In chapter three of Hebrews the pastor is exhorting the congregation to stand firm and to grow in the gospel.  In chapter four he shifts and discusses the promise of rest to the people of God [1].  Throughout scripture we read of “rest” and is closely associated with the rest that God took on the Sabbath after creation was complete.  The rest spoken of in Hebrews four is that of rest after this life is over.  In other words it is about the promise of being with Christ in Heaven when this earthly journey over.  The chapter quotes from Psalm 95 which describes rest as being something more than physical, but spiritual in nature.  The pastor also quotes from Genesis 2:2 to draw the comparison between physical and spiritual rest.

 

In this concept of “rest” the pastor is alluding to the Israelite wilderness experience that was previously brought up in chapter three.  He exhorts his listeners to have faith in the faith they have received, and in that faith in Christ they will find rest.  Since they have initially believed they are in the process of receiving “rest”, and the pastor is demonstrating that “rest” is always available to the people of God.  This is illustrated by Gareth Cockerill who writes, “In the process of this argument the pastor has clarified the nature of ‘rest’ as ultimate entrance into God’s own place of ‘rest’ and participation in the great eternal Sabbath celebration [2].”  Faithful followers of Christ enter this rest by obedience to Christ.  One must not simply hear the message of the gospel, but they have to respond with faith.  When one has faith in Christ they understand that they must also be obedient to him.  This manifests itself in spiritual fruit that will be evident in the life of the believer.  It is not enough to say that you go to church, or to say that you are a Christian.  Too many in our world do that, but they do not have the regenerated heart that only Christ can give.  To unbelievers rest may be something as simple as a day off from work, but to the believer it is much more and it is a message that may seem strange to those without a church background.  Rest is found only in Christ.  Through faith in Christ we begin the path toward eternal rest.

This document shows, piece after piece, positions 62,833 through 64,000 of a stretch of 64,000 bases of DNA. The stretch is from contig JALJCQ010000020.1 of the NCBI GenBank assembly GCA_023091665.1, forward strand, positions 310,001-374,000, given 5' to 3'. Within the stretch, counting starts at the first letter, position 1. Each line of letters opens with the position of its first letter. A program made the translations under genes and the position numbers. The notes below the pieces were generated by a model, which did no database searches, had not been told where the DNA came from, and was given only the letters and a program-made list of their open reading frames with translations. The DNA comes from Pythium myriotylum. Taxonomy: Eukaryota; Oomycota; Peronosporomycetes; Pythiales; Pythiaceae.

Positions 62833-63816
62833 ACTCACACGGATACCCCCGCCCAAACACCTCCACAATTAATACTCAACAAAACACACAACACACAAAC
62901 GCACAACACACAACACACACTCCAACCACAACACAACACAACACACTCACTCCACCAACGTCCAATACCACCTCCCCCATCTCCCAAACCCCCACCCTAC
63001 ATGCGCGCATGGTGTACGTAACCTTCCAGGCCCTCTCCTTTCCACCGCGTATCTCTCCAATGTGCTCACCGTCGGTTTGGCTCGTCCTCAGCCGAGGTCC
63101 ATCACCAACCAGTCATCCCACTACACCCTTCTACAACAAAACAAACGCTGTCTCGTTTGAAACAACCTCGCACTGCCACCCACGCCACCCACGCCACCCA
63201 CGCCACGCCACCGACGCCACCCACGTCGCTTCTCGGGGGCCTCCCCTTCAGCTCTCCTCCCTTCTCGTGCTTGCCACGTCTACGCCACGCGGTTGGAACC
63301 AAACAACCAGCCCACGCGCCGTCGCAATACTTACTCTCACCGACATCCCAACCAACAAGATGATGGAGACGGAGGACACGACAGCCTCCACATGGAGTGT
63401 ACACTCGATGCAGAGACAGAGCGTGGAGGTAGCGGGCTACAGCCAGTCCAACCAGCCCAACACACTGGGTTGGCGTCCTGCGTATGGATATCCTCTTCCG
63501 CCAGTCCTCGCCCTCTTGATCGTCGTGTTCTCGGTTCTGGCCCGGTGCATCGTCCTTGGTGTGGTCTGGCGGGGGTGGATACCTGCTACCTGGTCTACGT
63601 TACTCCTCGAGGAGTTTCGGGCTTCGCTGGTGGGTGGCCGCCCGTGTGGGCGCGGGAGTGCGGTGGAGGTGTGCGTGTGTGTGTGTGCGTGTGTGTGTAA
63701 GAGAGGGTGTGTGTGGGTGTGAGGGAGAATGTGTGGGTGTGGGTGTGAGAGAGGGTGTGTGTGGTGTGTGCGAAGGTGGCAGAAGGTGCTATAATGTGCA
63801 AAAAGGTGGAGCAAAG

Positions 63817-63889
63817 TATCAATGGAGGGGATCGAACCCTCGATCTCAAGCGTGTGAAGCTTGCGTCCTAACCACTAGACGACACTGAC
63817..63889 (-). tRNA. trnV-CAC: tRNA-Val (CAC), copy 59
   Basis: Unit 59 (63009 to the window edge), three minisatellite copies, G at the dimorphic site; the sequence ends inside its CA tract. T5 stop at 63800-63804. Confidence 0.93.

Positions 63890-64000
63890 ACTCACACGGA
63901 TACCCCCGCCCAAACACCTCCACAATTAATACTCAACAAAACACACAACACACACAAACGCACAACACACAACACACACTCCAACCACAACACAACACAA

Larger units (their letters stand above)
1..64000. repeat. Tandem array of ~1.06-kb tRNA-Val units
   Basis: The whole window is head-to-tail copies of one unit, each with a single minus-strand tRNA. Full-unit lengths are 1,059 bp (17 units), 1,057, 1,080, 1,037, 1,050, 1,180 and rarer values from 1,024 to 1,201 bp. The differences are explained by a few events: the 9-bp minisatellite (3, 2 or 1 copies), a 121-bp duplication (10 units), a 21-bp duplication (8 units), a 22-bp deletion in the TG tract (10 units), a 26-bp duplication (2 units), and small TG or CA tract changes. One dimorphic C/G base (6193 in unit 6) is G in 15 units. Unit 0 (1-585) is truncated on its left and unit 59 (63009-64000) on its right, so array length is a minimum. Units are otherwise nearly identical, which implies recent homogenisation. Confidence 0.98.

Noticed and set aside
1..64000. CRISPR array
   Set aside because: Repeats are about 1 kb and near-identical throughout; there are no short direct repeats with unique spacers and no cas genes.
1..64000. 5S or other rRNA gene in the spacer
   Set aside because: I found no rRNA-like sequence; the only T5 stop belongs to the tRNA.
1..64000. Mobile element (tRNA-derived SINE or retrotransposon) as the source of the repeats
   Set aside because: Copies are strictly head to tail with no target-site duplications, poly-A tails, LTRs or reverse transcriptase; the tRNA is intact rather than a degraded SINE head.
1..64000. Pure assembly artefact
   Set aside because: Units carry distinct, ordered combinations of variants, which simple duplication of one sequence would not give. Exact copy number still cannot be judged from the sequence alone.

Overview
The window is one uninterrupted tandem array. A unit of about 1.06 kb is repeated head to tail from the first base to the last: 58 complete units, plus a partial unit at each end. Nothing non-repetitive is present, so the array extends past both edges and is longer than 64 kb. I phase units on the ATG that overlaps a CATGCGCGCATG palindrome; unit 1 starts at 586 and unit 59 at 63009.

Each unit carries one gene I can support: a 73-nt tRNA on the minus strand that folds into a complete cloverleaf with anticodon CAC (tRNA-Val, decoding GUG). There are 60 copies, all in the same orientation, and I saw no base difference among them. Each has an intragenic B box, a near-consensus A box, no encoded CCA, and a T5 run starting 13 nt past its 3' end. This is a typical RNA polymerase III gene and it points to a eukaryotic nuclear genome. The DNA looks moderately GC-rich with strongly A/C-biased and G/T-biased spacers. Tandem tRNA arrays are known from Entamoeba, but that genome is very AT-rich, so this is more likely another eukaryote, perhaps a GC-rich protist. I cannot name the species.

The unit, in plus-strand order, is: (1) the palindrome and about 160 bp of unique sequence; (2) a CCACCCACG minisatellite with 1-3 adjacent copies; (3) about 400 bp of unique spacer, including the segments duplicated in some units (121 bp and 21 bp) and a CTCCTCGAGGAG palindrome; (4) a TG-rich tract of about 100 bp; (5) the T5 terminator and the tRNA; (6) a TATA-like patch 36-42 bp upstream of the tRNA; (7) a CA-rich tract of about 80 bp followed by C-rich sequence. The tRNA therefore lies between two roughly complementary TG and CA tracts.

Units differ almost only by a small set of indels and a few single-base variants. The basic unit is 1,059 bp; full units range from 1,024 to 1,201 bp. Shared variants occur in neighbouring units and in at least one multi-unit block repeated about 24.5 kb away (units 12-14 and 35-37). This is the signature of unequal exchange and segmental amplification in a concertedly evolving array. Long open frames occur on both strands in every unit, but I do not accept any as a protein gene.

Works Cited

1.  Guthrie, George H. The Hebrews NIV Application Commentary.  (Grand Rapids, MI:  Zondervan, 1998), 149.

2.  Cockerill, Gareth L.  The Epistle to the Hebrews.  (Grand Rapids, MI:  Eerdmans Publishing, 2012), 197.

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